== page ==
UN raises awareness about worsening plight of domestic workers amid coronavirus

Domestic workers have been hit the hardest amid the ongoing Covid-19 pandemic. Even before the global outbreak of coronavirus, these workers had been surviving without adequate labor laws and fair wages but the pandemic onslaught turned their struggle into a nightmare, as post-corona many were left with only two options – either to put their health in danger or survive within limited means with no income.

The United Nations agencies including International Labor Origination (ILO) and United Nations Educational, Scientific and Cultural Organization (UNESCO) came forward to raise awareness about the worsening plight of domestic workers all across the world, especially amidst the lack of social security cover. Oscar-nominated actress Yalitza Aparicio, who played the character of Rose (a migrant domestic help) in the film Roma, also lent her voice to the cause. 

As per the current statistics, there are about 67 million domestic workers worldwide, a majority of whom are women. The pandemic has widened the pre-existing inequalities, exposing vulnerabilities in social, political and economic systems, which caters to the needs of few. According to ILO, COVID-19 has endangered the livelihoods of over 55 million people working as domestic help, including 37 million women.

In a video message supported by the International Labor Organization (ILO), Ms. Aparicio spoke for the rights of indigenous peoples and domestic workers, and raised concern over  their vulnerability amidst pandemic times.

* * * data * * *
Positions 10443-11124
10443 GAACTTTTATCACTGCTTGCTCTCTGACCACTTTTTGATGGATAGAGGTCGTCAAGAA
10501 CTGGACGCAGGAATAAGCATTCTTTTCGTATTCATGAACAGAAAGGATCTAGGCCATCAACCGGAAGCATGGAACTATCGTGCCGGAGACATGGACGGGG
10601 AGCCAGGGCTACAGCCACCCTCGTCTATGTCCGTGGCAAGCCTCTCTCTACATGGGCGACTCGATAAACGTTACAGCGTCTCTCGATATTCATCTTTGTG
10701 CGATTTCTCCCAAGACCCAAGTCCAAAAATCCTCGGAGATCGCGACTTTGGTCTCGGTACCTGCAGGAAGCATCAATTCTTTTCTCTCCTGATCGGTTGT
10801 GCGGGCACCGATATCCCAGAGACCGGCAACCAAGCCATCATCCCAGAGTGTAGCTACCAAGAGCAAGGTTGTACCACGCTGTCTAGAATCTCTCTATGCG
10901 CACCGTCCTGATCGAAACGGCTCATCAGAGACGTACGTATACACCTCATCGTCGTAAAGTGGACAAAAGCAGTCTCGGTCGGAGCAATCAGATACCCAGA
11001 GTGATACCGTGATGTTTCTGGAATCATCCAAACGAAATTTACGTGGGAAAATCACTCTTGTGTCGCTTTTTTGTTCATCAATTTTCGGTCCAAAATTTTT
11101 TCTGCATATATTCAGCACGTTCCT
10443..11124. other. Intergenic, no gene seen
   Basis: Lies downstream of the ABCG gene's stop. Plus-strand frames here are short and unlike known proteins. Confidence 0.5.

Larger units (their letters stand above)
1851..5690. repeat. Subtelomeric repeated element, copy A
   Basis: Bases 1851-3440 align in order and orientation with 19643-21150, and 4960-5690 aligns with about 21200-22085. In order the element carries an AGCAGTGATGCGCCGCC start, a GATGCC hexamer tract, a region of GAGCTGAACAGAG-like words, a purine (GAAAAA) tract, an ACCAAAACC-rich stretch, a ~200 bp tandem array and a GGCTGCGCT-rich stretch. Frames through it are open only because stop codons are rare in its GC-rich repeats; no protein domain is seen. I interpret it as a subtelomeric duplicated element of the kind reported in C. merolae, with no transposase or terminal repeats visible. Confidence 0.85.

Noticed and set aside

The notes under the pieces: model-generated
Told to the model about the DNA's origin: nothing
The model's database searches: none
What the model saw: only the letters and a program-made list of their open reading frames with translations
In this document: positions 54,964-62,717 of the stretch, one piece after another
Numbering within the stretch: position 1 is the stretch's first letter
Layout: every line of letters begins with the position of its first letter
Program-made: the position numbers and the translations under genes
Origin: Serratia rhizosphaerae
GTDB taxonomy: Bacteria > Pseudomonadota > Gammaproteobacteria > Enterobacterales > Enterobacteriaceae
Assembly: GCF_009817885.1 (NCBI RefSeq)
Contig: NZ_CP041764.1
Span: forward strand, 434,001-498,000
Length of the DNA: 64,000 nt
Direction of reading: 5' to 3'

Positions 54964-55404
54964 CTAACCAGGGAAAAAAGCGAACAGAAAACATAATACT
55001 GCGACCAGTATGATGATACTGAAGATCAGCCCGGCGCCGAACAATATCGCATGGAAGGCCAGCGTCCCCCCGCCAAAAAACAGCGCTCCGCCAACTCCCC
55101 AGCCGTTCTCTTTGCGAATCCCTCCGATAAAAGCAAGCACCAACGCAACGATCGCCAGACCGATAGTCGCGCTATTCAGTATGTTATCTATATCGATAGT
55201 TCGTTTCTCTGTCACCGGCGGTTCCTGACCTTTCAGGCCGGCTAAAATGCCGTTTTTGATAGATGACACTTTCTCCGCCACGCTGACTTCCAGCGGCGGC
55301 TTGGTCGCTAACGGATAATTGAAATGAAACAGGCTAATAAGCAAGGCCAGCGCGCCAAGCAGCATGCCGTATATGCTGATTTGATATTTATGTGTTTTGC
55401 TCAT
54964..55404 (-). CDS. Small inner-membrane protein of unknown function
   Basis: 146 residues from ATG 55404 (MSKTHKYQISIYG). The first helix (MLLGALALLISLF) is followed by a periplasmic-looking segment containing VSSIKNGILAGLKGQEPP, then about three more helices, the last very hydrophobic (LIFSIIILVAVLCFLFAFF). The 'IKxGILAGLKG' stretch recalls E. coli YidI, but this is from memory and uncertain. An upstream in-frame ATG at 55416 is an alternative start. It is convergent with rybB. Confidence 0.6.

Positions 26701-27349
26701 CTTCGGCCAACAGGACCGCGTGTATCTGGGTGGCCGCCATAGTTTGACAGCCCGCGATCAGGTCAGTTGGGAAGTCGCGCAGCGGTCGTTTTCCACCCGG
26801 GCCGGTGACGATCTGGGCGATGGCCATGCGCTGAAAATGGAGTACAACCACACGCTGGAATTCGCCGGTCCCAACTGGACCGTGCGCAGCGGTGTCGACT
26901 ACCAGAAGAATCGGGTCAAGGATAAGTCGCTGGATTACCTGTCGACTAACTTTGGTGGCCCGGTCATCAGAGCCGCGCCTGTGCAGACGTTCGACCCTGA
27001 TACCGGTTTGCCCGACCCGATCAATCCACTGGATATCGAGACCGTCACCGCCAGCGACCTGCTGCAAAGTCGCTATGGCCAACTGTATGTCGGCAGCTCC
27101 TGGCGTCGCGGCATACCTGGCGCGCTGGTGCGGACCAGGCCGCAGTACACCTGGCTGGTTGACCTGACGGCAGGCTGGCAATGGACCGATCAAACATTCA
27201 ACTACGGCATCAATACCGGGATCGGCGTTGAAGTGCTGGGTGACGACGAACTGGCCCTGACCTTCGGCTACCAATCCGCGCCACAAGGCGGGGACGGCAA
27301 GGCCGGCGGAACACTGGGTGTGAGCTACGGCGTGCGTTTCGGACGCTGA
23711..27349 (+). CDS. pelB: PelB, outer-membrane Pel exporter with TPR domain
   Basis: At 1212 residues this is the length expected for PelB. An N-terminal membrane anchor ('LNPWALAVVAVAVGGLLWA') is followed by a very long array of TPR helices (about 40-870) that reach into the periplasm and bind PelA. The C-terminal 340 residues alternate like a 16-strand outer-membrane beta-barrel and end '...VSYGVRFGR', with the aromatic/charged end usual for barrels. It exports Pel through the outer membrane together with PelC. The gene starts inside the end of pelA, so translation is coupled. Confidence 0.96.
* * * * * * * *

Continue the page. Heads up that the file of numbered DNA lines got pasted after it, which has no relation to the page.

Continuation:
“Domestic workers who clean our home and take care of our family are at high risk of getting it.” She added that most of the workers, 70 percent of whom have been badly affected by the coronavirus containment measures, “work informally and receive unfair wages”.

Yalitza Aparicio , Oscar-nominated actress

Let’s ensure they are covered by labor law and emergency measures because by doing so, we are forging a better world.”

UNESCO Goodwill Ambassador appeal to all

A recent study by ILO, the United Nations Entity for Gender Equality and the Empowerment of Women (UN-Women) and the Economic Commission for Latin America (ECLAC) revealed that, as of early June, about 70 per cent of domestic workers in the Latin American region had been affected by measures taken to contain the pandemic.

The crisis has exacerbated existing vulnerabilities and inequalities. In addition to the specter of unemployment, informality, low social protection coverage and the lack of written contracts – in many cases – prevent them from accessing the aid established by Governments.

Vinícius Pinheiro, ILO Director for Latin America and the Caribbean

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